A Life In Cars

The life story of Dickie Sutherland

Ray’s 1934 Pontiac 4-door tourer – it’s actually a 1934 Plymouth, but pretty similar to the Pontiac.

1954

Family Friends’ Cars Growing Up

Family cars of the Pontiac variety, the enjoyment children got from them.

Pontiac Tourer (1934)

Phill and I met through our family church, Saint Phillips. His family car was a 1934 Pontiac Tourer.  A large four-door tourer that was able to accommodate a family of 8.  The best thing about ‘The Tourer’ was the very soft suspension. 

Phill said it had an experimental suspension fitted on that year’s model only.

After church, on Sundays, Phil, I, and other church boys would jump up on the running boards and bounce the Tourer “up and down, up and down”.  We would feel that we were bouncing the wheels off the ground.

The suspension travel would have been 8 to 10 inches all up.

I can picture us kids getting carried away trying to bounce the wheels off the ground.  It was definitely a bit of fun after church and better than some playground apparatus, we imagined.

Sidenote about Ray

I met Ray on a Princess Cruise back in 2011. After meeting him on the cruise, he emailed a photo of his Pontiac, “how neat” I thought.

Another connection with A Life in Cars.

So I forwarded the picture to Phill, and he was suitably impressed commenting, “that’s a very nice car! A good photograph too.” Phill, amongst other things, happens to be a photography enthusiast.

“It was great you were able to meet up with Ray,” Phill commented, helping to rediscover the memory of Phill’s family’s Pontiac.

Pontiac Sedan (1939)

In primary school, I had a friend called Peter and his dad’s car was a 1939 Pontiac Sedan. A car that could accommodate a family 7.

From our family picture album, the Pontiac at Kingston Park Camping Area, where the family friends would gather for the Summer holidays.

I can remember a time we were diving along Islington Road (now Regency Road).  Peter was urging his dad to do 40 MPH, in an area limited to 35. 

As Peter knew, we were quickly approaching a hump in the road, where the road crossed over an effluent channel.

It was one of those spots where you would “bounce” over the hump, only to feel your stomach float up and quickly drop down in a flutter.  This was enough to excite any young boy; just as I would do with my son and his friend years later. 

And sure enough, Peter’s dad would indulge us with a quiet blip of the accelerator, and up and over we would go.  “Oh! To be young again!

I can recall a similar experience, once when I would get to tag along with Peter on his family’s regular Sunday drive, out into the country.  Quite often, the outing would include a mushroom or blackberry picking, when the season permitted.  And this particular day we were touring the hills around Willunga.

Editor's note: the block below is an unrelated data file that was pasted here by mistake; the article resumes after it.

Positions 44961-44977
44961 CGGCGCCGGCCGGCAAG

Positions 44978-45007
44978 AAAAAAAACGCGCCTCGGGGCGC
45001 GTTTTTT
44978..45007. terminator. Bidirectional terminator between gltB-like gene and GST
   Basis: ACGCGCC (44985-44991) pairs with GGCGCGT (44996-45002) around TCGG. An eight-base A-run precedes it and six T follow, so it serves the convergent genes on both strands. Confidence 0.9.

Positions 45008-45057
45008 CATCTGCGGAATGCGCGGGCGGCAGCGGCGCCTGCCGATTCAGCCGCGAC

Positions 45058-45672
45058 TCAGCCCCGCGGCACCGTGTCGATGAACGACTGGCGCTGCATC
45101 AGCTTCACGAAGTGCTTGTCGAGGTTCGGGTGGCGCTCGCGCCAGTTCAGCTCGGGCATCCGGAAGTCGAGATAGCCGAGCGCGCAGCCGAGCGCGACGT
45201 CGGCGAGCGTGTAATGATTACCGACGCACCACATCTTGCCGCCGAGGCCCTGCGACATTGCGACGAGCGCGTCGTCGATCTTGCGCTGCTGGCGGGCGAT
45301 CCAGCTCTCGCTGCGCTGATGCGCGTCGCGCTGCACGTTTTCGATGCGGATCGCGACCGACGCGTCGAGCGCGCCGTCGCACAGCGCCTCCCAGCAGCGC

On one particularly undulating road, the Pontiac would surge “up” and “down” one steep rise after another; providing that floating stomach thrill.

“How good was that…!” Peter and I exclaimed, “can we do it again?”

Speed up the rise, zoom down.

Speed up the next rise and zoom down again.

The sudden rise of the stomach as we passed over the crests the sudden fall of the stomach as we drove over the undulations.

“Can we do it again? Can we do it again?  Please?  Can we?” we asked Peter’s dad.

Kingston Park Camping area

Looking South, note the massive Pine tree, which is depicted on the Park’s Sticker

Looking North from the entrance, note the Change rooms Ladies to the left Man to the right, and the Toilet adjacent.

Our family would go to Kingston Park Camping Park for part of the Christmas Holidays

What an experience, by day running about the place exploring the park. teaming up with other children, swimming, exploring the rocks to the south Marino Rocks searching for crabs, to the north Seacliff, and the sandhill, with Brighton Beach for the most adventurous. In the evening there would be walking through the water with a light-catching Garfish. A special treat would be the showing of Movie Films at night. We would only be there for a week or two, many other families would be there for all the School Holidays, with the fathers commuting to work by day. Those were the days when life moved at a slower pace and those holidays seemed to go on forever,

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